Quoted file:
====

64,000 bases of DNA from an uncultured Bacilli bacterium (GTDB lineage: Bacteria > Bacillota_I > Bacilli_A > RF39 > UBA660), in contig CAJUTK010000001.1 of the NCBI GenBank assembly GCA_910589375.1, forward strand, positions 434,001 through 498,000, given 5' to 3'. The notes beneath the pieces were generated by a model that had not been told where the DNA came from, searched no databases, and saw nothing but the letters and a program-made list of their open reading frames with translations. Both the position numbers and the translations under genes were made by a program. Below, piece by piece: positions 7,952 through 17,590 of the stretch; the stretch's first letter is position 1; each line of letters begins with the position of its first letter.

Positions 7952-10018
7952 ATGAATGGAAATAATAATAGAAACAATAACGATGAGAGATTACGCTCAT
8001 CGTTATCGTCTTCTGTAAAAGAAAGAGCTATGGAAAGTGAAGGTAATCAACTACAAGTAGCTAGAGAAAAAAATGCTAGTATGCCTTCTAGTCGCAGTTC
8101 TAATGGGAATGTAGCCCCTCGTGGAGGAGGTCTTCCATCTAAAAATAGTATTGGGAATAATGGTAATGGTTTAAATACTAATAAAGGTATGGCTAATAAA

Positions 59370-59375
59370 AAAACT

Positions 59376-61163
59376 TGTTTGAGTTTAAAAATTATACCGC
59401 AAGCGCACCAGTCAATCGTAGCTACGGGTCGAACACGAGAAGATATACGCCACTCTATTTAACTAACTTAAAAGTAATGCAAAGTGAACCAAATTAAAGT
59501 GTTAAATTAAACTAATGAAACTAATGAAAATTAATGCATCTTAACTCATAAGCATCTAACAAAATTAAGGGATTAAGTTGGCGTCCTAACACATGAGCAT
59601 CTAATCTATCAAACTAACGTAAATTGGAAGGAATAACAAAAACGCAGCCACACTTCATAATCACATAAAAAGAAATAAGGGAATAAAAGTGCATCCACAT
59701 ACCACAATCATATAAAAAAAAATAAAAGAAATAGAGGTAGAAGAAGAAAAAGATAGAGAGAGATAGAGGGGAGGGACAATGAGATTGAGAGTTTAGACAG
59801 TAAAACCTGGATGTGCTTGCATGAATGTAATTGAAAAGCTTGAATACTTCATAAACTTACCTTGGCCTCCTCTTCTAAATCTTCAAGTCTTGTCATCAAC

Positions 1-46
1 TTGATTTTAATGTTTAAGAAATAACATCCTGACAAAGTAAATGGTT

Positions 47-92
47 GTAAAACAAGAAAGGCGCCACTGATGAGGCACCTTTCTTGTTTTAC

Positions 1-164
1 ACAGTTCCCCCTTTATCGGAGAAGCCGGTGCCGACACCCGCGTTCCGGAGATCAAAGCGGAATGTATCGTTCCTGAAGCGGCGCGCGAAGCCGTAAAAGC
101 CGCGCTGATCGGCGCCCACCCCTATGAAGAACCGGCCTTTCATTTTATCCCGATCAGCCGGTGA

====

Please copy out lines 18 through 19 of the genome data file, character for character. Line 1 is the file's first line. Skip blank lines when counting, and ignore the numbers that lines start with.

47 GTAAAACAAGAAAGGCGCCACTGATGAGGCACCTTTCTTGTTTTAC

Positions 1-164